There are 10,944 inmates in Michigan, and 346 are serving a life sentence without parole for crimes committed as teenagers, according to the state Department of Corrections. A recent study by the University of Texas cites Michigan as the second-highest number of juveniles serving life without parole in the country. This alarming statistic reflects a fundamental injustice in the state’s corrections system, and news that the legislature may ban such practices could not have come soon enough. With any hope, two crucial U.S. Supreme Court cases may displace the need for a state law by finding life sentences for teenagers to be unconstitutional. Michigan’s excessive number of teens facing life sentences is appalling and must be corrected by either state law or favorable Supreme Court rulings.

The state House of Representatives Judiciary Committee has held two hearings on bills relating to the University of Texas’s findings. The bills would abolish life-without-parole sentences for offenders under 18 years old or commute those sentences to include the possibility of parole. The committee hopes to present a collection of bills to the full House later this fall.

An effort to prohibit life-without-parole sentencing for minors is desperately needed. In 2005, the Supreme Court ruled the death penalty unconstitutional for minors, based partially on research by Dr. Dorothy Otnow Lewis that found a large number of juvenile offenders on death row in Texas were products of abuse, suffered mental illnesses or exhibited signs of brain dysfunction, among other problems. It’s unjust to sentence juveniles as adults when they don’t think, behave or react in the same way that adults do.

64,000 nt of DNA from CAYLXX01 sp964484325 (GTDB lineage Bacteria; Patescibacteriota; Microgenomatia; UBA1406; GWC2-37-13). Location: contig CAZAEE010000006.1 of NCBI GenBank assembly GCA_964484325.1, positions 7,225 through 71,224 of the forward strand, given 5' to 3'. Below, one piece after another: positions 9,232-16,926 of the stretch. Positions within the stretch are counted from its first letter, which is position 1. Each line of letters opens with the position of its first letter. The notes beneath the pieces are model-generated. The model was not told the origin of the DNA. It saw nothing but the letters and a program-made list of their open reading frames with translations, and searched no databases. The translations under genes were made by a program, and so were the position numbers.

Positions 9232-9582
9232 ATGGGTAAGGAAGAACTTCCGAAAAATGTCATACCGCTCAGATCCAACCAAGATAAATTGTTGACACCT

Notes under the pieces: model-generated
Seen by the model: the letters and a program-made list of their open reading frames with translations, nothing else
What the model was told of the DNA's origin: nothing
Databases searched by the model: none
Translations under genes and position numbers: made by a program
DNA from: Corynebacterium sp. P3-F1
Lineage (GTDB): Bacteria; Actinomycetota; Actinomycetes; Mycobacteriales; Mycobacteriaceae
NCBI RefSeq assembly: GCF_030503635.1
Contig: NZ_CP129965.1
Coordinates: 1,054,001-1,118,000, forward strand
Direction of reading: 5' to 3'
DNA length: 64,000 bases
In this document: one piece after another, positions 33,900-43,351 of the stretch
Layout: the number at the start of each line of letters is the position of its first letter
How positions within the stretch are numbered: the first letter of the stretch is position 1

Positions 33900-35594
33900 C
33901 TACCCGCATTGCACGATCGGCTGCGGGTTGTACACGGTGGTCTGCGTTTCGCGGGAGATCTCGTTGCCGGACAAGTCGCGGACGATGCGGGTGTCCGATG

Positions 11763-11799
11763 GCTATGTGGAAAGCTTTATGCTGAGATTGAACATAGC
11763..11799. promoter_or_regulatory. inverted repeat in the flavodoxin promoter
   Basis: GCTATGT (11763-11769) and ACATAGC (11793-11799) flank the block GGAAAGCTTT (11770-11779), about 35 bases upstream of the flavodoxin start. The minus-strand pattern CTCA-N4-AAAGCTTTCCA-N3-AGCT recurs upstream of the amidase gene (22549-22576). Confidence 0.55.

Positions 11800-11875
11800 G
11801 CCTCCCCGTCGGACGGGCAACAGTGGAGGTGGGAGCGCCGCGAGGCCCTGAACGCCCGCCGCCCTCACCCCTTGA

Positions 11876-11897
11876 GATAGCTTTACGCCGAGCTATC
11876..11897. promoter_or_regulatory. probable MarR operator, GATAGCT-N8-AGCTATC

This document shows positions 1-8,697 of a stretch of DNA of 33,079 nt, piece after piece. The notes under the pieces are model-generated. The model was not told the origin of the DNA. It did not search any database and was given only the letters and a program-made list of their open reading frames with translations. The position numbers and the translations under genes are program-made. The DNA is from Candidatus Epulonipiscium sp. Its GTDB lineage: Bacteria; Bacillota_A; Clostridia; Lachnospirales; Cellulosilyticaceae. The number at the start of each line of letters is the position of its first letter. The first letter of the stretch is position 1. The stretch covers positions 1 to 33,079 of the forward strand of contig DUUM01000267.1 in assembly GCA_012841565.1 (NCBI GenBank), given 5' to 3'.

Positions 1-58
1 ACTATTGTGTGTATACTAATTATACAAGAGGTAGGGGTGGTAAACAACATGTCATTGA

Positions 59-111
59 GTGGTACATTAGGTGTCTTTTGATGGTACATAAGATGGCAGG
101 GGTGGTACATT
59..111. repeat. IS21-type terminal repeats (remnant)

And aside from treating teenagers unfairly, life without parole is a self-defeating policy for any corrections system. The purpose of the corrections system should be to rehabilitate offenders, not simply punish them. But forcing juveniles to spend the rest of their lives in prison with no hope of returning to society explicitly precludes rehabilitation. The state prison system should work toward reforming young offenders and giving them a second-chance to contribute to society as adults who have learned from their mistakes.

Luckily, if the bills fail to pass, there’s still hope. Two U.S. Supreme Court cases that will be heard in November could address the issue of teenagers in prison nationwide. The first case, Graham v. Florida, involves a 16-year-old currently serving life without parole for armed home robbery. In the other case, Sullivan v. Florida, a 13-year-old boy was convicted for sexual battery. Both cases argue that life without parole sentences for juveniles who didn’t commit homicide violates the Eighth Amendment, which protects citizens against “cruel and unusual punishment.”

The Supreme Court should realize, as it did in 2005, that teenagers can’t be held accountable for their actions to the same extent adults can. Leaving them to rot behind bars for the rest of their lives does not serve the true purpose of the corrections system as a method of rehabilitation. To recognize society’s responsibility to juveniles, life sentences without parole for juveniles should be found unconstitutional.

If the Supreme Court fails to reject juvenile sentences without parole, the Michigan legislature should be ready with its own legislation to save young people from a life behind bars without any hope of redemption.

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